7 Reasons Churches Choose to Have a Smaller Impact
Tony Morgan's excellent blog (for which I have had the honor of being a guest blogger) featured this post today:
Yesterday I was reading about a leadership change at Mars Hill Church in Seattle. It included this great observation from Mark Driscoll:
“Church size affects nearly every aspect of a church; bigger churches are not simply larger versions of smaller churches, but rather very different organizations.”
In my church consulting experiences, I see this all the time. Churches cling to what worked in the past assuming that it will bring success in the future. That rarely happens. In order to sustain growth and health, churches need to change.
Because churches are unwilling to give up on what worked for them in the past, here’s what I see:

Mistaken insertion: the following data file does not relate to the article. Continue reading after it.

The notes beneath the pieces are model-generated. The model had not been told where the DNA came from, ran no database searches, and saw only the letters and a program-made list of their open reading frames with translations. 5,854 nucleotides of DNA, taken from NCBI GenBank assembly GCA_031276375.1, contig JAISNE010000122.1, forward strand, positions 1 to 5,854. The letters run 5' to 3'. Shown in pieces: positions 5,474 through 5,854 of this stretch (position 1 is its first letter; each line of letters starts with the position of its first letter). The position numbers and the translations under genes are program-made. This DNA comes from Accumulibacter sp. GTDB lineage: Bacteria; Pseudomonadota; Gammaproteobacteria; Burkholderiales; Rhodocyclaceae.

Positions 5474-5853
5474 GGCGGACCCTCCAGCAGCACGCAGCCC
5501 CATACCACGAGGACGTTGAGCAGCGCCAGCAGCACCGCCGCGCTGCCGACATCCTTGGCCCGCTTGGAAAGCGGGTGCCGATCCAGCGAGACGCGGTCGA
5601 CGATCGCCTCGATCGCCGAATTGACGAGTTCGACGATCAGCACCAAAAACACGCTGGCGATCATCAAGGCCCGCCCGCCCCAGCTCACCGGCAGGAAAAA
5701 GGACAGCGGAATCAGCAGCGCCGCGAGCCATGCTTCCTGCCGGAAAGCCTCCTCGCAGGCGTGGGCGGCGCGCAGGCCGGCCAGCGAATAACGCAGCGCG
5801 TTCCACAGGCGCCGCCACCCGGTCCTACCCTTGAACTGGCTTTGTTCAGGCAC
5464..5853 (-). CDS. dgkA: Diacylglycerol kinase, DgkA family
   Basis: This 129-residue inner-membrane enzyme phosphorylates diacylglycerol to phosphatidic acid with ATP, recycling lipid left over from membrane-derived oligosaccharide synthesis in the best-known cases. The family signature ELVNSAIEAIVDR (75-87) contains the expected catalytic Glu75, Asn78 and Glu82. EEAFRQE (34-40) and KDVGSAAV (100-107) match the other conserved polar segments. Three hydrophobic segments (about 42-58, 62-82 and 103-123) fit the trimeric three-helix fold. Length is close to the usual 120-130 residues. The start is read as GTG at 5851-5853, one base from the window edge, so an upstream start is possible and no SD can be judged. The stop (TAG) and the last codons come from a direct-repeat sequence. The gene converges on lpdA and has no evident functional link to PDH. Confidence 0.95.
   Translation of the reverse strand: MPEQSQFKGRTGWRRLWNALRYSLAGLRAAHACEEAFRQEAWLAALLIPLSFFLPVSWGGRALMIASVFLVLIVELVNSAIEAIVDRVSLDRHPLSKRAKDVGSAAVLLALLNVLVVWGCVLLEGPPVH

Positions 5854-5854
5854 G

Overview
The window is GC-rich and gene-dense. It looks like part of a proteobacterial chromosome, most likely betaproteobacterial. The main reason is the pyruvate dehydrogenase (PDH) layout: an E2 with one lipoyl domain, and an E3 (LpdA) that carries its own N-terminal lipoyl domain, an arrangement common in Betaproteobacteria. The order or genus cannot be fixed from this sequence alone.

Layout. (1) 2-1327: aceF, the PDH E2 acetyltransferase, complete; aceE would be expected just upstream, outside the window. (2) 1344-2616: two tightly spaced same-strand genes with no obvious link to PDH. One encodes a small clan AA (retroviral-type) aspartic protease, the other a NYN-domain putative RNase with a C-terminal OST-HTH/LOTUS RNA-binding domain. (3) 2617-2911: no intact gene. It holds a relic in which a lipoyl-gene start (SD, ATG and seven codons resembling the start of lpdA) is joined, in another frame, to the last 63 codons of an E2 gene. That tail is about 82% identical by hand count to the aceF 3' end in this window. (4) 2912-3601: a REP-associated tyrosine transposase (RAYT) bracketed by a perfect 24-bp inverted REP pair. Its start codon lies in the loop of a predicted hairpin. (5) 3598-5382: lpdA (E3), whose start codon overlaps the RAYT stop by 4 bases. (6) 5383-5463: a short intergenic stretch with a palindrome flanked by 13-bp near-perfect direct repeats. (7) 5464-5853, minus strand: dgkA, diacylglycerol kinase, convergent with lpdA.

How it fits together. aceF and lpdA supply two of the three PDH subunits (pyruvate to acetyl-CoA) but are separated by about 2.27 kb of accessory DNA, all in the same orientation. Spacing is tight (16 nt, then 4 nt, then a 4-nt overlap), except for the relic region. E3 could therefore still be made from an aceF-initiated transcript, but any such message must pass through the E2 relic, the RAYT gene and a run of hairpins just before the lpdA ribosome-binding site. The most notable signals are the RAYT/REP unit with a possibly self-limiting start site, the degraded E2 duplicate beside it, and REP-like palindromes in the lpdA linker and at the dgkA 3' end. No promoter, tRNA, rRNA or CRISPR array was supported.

Churches get pulled in many different directions and lack a unified purpose, even though the Bible reminds us “There should be no division in the body.”
Churches hold on to their structure, even though Scripture tells us “New wine calls for new wineskins.”
Churches don’t define and implementstrategies to accomplish God’s vision, even though the Proverbs tells us “Good planning and hard work lead to prosperity.”
Churches don’t embrace newleadership, even though God’s Word instructs us to find capable people and “Appoint them as leaders over groups of one thousand, one hundred, fifty, and ten.”
Churches fail to establishsystems, even though we know “God is not a God of disorder.”
Churches don’t prepare financially for the future, even though Jesus told us to “First sit down and estimate the cost.”
Churches don’t welcome counsel from people with experience, even though we’re reminded that “Fools think their own way is right, but the wise listen to others.”
I could go on and on, but I think you get my point. We can’t become the church God’s intends for us to be if we’re unwilling to become the church God’s intends for us to be.